About once a week or so, I watch some of the content on the Prado Museum’s YouTube channel. The videos feature everything from gallery talks on works of art in the museum’s collection to special exhibitions, conferences, seminars, conservation projects, and technical studies of artworks. Watching allows me to both expand my understanding of the featured works or areas of study and enrich my art historical and technical vocabulary in Spanish. While they feature knowledgeable experts and are generally high in technical quality, the videos, presumably by virtue of the politics of the Prado, a state-funded museum, tend to present a more traditional—though rigorous— approach to gallery teaching and scholarship. In this post, however, I wanted to feature a video that I feel breaks with this mold, at least in terms of content.
The video records a talk given by artist Marina Nuñez in which she discusses three panels from Botticcelli’s Scenes from The Story of Nastagio degli Onesti (1483) in relation to her own work. Her talk one of a handful in which the gallery lecturer is not a curator or conservator but rather a practicing artist. It formed part of a 2013 celebration for both International Women’s Day and the II Festival Miradas de Mujeres (“Second Festival of Women’s Views”), organized by Mujeres en las artes visuales (“Women in the Visual Arts”).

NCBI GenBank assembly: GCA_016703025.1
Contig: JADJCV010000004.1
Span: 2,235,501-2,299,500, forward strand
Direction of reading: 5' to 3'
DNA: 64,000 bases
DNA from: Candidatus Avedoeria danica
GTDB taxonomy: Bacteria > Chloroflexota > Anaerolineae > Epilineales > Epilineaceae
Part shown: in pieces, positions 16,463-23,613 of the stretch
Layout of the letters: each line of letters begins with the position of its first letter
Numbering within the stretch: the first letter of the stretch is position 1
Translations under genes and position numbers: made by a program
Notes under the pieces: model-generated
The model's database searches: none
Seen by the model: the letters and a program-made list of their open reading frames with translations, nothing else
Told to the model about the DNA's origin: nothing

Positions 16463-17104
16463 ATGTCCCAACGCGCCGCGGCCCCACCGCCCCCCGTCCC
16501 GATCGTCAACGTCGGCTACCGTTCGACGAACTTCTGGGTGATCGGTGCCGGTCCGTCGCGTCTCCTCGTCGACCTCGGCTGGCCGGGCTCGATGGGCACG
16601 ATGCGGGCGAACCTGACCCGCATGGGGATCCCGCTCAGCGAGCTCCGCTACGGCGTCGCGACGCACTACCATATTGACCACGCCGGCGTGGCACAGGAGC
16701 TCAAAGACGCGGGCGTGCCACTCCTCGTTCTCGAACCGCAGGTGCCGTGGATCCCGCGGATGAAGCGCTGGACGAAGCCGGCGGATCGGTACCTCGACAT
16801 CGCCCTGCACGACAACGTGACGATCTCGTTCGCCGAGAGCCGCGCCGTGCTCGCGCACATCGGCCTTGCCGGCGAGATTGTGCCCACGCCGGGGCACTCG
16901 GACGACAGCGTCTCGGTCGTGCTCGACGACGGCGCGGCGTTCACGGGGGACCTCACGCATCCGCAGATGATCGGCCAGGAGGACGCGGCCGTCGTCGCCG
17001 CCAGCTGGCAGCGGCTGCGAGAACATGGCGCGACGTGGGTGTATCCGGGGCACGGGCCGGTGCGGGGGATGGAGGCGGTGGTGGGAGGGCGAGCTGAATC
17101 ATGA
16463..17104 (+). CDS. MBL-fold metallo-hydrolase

The three panels, part of a series of four that formed a spalliera, or wooden wall hanging, were painted by Botticelli and his assistants to illustrate the story of Nastagio degli Onesti from the eighth novel of the fifth day of Boccaccio’s Decameron. In Boccaccio’s story, Nastagio, a young man from Ravenna, falls in love with the daughter of Paolo Traversari (the daughter remains unnamed throughout the story), but she rejects his advances, despite the lavish spending Nastagio embarks on in order to win her affection. Nastagio becomes dejected and even contemplates suicide, but ultimately leaves Ravenna at his friends’ prompting to try to forget the unnamed woman. As the tents at the far left of Panel 1 allude, he sets up camp on the outskirts outskirts of the city.